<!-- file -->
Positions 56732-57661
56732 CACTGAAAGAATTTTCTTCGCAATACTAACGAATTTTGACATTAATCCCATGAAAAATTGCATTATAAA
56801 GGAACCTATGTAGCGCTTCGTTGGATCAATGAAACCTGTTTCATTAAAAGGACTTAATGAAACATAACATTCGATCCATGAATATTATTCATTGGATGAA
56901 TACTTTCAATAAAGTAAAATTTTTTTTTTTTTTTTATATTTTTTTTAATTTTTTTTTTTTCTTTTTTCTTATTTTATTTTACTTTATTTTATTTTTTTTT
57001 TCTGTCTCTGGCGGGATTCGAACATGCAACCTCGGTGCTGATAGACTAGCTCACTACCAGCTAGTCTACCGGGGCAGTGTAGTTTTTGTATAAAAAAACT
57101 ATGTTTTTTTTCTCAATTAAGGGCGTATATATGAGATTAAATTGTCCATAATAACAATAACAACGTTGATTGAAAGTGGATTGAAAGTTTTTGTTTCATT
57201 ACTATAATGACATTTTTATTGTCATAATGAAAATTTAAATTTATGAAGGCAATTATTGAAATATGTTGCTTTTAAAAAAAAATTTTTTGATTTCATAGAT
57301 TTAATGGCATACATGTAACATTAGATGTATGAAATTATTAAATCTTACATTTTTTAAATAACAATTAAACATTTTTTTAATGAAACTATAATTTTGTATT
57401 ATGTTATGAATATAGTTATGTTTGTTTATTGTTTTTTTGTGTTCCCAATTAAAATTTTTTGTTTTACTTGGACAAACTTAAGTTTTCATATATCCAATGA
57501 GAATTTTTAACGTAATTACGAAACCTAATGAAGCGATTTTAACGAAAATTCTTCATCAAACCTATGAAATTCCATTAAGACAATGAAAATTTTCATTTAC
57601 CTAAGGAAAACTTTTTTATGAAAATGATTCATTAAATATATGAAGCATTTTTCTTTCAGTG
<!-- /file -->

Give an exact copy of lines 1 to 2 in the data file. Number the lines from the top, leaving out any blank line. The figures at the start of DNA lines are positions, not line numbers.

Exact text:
Positions 56732-57661
56732 CACTGAAAGAATTTTCTTCGCAATACTAACGAATTTTGACATTAATCCCATGAAAAATTGCATTATAAA